I’ve been wanting to try Rails for ages and recently I obtained a copy of the Agile Web development book. The new-ish language Ruby didn’t put me off as I played with it ( Tom uses it so I thought I should try it ) and compared it with Python sometime back when I was first teaching myself Python.

I chose Python as the new 3rd generation (or 4th?) language back then, as I often like to write code without objects. I also didn’t like the end syntax of Ruby and I kind of initially thought the indentation stuff with Python was a good idea. I’ve since gone off Python and my thoughts on Python are detailed in this blog.

Back to the reasonable looking Web Frameworks today:

I tinkered with Rails (RoR) samples (including wow-wee AJAX) from the book and with code generation (urgh) I had quite a complete database driven Web application in next to no time. The directory layout and overall design is pretty clever. I wasn’t too impressed with Web brick as I wanted to work with Apache. But after seeing the nice development logs it produces and increasingly despising Apache configurations, I learnt to tolerate it. I have no idea how stable Rails all is but with Dreamhost support and 37signals it probably does quite alright.

Ok things I don’t like about Rails. Where is the i18n support? The docs are pretty ugly, but maybe I am too used to frame-free Python Docs. It has a bit of an initial overwhelming feel, esp. as I often write “simple” (ok, trivial) Web applications without a need for a database. I still don’t quite know about the dependencies or have a feel for the stability of them, so it puts me on the back foot.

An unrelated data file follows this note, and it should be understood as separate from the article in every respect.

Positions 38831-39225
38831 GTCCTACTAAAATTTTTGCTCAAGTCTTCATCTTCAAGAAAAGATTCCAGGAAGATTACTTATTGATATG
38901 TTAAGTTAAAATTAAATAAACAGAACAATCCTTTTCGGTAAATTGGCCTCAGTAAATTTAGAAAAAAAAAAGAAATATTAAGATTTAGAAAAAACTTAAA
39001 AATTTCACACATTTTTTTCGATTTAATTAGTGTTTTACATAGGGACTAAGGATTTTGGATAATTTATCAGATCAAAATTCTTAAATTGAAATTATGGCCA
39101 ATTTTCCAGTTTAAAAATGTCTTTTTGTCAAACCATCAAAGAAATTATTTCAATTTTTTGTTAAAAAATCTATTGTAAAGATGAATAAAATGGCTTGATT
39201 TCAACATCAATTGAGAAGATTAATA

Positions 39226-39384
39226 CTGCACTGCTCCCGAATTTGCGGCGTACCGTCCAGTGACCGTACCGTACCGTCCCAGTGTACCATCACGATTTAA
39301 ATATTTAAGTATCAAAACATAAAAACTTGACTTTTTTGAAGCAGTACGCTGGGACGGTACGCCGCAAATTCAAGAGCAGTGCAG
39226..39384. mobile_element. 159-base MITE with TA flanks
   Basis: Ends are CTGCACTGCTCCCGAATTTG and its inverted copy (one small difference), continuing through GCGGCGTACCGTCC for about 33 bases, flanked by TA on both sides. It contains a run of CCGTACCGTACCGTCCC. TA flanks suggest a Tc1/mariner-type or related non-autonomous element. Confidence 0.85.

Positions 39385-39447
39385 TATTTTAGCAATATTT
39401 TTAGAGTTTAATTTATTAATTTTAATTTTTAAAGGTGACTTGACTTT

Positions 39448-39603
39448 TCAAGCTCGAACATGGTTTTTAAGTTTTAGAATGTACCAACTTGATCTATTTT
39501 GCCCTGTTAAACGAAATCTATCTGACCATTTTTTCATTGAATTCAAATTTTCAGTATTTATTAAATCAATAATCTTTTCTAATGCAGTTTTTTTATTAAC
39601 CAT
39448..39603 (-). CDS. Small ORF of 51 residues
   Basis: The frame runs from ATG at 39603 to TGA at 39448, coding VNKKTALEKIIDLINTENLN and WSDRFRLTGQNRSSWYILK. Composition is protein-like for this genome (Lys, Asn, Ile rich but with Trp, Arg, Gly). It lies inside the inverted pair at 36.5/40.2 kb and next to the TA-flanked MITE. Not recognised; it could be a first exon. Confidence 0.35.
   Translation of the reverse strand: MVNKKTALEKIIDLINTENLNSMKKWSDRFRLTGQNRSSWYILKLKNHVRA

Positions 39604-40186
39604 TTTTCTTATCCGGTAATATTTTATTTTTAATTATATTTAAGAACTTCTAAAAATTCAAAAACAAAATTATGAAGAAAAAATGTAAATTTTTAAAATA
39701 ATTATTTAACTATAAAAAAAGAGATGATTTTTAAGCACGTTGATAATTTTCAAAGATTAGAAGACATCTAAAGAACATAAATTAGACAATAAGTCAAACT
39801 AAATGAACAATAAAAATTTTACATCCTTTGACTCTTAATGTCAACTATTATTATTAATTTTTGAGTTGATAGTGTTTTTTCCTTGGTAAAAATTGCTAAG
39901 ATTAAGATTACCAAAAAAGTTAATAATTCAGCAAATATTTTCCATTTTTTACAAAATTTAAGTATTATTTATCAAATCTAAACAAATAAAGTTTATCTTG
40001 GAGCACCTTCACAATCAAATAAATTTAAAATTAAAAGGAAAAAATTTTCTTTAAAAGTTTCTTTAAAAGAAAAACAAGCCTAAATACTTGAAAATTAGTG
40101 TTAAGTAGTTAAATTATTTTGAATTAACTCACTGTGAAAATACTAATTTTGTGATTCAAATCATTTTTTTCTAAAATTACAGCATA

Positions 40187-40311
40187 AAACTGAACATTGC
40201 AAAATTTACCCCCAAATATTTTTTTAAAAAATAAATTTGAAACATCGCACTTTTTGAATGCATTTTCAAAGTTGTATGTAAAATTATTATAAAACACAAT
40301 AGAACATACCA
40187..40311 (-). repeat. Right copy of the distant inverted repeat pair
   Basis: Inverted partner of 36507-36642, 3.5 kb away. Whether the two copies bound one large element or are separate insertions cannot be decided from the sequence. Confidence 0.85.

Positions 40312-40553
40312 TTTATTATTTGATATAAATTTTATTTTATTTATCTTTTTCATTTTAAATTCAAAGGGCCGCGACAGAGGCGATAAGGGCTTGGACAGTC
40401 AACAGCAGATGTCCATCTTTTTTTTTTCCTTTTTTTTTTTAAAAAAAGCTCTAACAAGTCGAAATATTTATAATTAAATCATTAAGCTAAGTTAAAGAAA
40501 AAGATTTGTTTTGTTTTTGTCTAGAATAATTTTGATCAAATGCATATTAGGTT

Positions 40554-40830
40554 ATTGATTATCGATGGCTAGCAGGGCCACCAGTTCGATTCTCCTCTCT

Django implements the same stuff as Rails by the looks I things. That’s a good approach, though that means it doesn’t look like it is bringing anything new to the table and it’s going to fight for Rails mindshare. Good thing for me is that I know Python better than Ruby, but I don’t think I want to spend time on it for now.

A cursory glance at Catalyst makes me think it’s also implementing those MVC thingies that Rails leads. The amazing thing about Catalyst is CPAN. Though my friends use Perl like crazy, I don’t think I want to go back to Perl code for some reason. Though I’ll give it a whirl with my dusty Perl books some rainy day after Django.

Ok, I’ll end this boring review with my burning thoughts:

  • The “project weight” difference with simple PHP applications and say MVC applications is quite large
  • I wish “UNIX” played ball better with the Web. I guess I’ll have to accept they’re almost incompatible
  • I’ve got to take some time out to implement something in Rails
24.148.30.138

Hey there,

Here’s a response to your statement that “it doesn’t look like [Django] is bringing anything new to the table.” Off the top of my head, Django offers the following things that Ruby on Rails doesn’t:

  • Internationalization (you lamented Rails’ lack of i18n in this post).
  • An automatic, production-ready administration interface.
  • RSS/Atom syndication feed framework.
  • The Python syntax you know you love. :)

You’ve got to take some time out to implement something in Django!

Comment by Adrian Holovaty
64.111.108.166
[...] So where are we? Back at square one. This blog about The sysadmin view on PHP is actually quite right. It is so easy to deploy a PHP application in comparison to Rails and Python. [...]
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